Dressing For Success: Have You Been Bitch-Slapped, Today?

Making the "right" first impression is very important to many people and, speaking from experience, learning to dress for success (especially if you're a woman) would perhaps be a lot easier, if it were graded on a curve - or, having a personal stylist ready to hand me a cup of coffee (along with my first bitch-slap of the morning) with, "Whoa, honey...that skirt is so...NOT you!"

But, what if the shoe were on the other foot and someone asked you to, "Please speak to her about the way she dresses," designating you as someone else's fashion police - like an ex-employer of mine, did - not so easy, yes?

While checking out the BlogHer blogroll, I visited with the Studious Stylist's and was once again, bitch-slapped - this time by the fashion muse in the form of Redside and her thought-provoking post, regarding a student giving her PhD and being studied perhaps a little closer than she thought:

The female graduate student being examined wore a tight shirt with a plunging neckline, which my friend found inappropriate and distracting.

Redside's friend did not feel it her place to intervene (read: "Girl...as in this is supposed to be an oral, not visual exam...what were you thinking?") and I tend to wonder, along with Redside, would you...could you...be my fashion police?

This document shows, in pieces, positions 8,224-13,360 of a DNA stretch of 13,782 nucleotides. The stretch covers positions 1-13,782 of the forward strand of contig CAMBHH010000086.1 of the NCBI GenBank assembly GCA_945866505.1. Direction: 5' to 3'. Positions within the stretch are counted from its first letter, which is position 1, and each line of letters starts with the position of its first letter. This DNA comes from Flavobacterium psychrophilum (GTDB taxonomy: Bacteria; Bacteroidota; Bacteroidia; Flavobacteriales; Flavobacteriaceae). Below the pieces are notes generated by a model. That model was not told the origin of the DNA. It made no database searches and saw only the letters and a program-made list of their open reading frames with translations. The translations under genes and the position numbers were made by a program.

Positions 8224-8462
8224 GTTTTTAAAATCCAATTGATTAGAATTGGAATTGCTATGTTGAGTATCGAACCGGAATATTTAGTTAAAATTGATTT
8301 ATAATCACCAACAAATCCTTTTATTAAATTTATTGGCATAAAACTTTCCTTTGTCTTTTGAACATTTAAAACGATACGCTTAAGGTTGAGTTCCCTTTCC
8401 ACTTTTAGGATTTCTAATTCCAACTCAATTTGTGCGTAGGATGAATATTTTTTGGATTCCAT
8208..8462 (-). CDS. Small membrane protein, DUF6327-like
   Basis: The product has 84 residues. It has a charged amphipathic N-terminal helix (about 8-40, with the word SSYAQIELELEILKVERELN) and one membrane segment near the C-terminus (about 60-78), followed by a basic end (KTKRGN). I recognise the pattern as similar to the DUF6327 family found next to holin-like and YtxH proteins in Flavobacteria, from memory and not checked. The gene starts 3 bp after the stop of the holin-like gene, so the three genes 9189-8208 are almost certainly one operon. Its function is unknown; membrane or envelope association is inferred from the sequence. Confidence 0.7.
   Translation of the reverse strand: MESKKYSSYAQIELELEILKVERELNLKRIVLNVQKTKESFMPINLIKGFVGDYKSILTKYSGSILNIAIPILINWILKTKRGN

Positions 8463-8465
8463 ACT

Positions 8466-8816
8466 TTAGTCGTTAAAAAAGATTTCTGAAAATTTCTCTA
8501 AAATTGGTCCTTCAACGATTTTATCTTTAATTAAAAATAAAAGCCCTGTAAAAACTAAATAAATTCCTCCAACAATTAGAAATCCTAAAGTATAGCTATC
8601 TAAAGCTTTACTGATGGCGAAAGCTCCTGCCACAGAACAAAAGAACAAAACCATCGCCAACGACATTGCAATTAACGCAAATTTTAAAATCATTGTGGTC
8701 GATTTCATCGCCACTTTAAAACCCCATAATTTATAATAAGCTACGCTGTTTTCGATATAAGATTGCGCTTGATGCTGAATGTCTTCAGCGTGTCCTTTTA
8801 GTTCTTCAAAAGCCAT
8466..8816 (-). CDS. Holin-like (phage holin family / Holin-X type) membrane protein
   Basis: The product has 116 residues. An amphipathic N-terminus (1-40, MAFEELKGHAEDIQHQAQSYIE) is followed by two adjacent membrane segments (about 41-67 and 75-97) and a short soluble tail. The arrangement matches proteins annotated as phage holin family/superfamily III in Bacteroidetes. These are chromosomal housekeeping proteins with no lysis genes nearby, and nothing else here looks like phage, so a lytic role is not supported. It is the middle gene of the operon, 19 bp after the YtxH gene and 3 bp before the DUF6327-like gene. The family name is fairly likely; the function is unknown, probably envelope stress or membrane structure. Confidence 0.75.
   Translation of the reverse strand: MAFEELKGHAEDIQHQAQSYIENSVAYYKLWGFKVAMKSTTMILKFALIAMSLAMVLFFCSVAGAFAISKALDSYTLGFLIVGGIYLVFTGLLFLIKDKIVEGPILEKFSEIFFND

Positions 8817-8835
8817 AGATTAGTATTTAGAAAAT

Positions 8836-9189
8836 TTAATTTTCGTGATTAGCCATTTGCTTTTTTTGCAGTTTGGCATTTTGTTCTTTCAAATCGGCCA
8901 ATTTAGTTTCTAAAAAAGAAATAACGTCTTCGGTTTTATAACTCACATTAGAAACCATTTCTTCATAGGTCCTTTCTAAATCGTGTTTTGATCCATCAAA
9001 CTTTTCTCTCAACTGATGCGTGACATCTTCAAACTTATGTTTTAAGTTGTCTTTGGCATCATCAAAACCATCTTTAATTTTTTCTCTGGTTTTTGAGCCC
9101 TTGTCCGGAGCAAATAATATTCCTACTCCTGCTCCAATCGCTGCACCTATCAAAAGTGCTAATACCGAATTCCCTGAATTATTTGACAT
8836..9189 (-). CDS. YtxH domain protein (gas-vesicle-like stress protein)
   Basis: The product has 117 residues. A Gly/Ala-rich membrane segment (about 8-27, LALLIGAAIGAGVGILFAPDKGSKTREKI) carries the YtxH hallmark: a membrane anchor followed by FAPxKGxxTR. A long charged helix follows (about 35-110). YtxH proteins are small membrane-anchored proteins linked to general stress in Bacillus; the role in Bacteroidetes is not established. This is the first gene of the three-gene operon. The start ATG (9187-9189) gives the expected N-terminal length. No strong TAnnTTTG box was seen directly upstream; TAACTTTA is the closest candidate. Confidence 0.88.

In New Women’s Dress for Success, John Molloy states that successful women do not give fashion advice to their junior colleagues. Instead, women hold fashion faux pas against others, while men tend to share their knowledge. I don’t know if this is true, but it made me wonder if clothing should be included in academic mentoring.

Why not?

To tell you the truth - since finding myself embedded with BlogHers from all walks of life - I've learned that if there's anything women are willing to share...it's their knowledge...and if there is a "clear-cut" policy or code to, in this case, professionally-appropriate attire...a woman probably wrote it!

But, then again, taking advice can be as difficult as giving it, as Redside gets right to the point...a whole lot prettier, btw:

On the other hand, when I heard this story it made me doubt the competence of the student in question. How could she have misjudged the fashion codes? What would this mean for her future in the profession? In other words, I was doing just what Molloy said that women do—thinking poorly of someone for her choices but not helping her figure out the rules.

You've heard the saying, "You are what you wear," well - look at what the person nearest to you is wearing, right now - does it fit?

In her post, "I'll wear a suit when I'm dead," Printculture's M. Massino is headed to her, "...first big-time academic conference, this year," and questions herself (as well as her readers) and makes an interesting point:

...there is much apparently at stake. Class, gender, politics, personality, investment, etc. etc. Looking too good can be just as bad as looking sloppy. To steal a turn of phrase from Matthew Schneier at the Yale Herald, if one looks too snappy one might encounter the attitude that “a night is probably better spent in the stacks than in the racks�--that if you look like you've spent much time on your appearance others might wonder if you're putting enough time into working on your brain (whatever that might mean).

She received a lot of advice - good, bad and indifferent - along with this comment:

jkcohen wrote: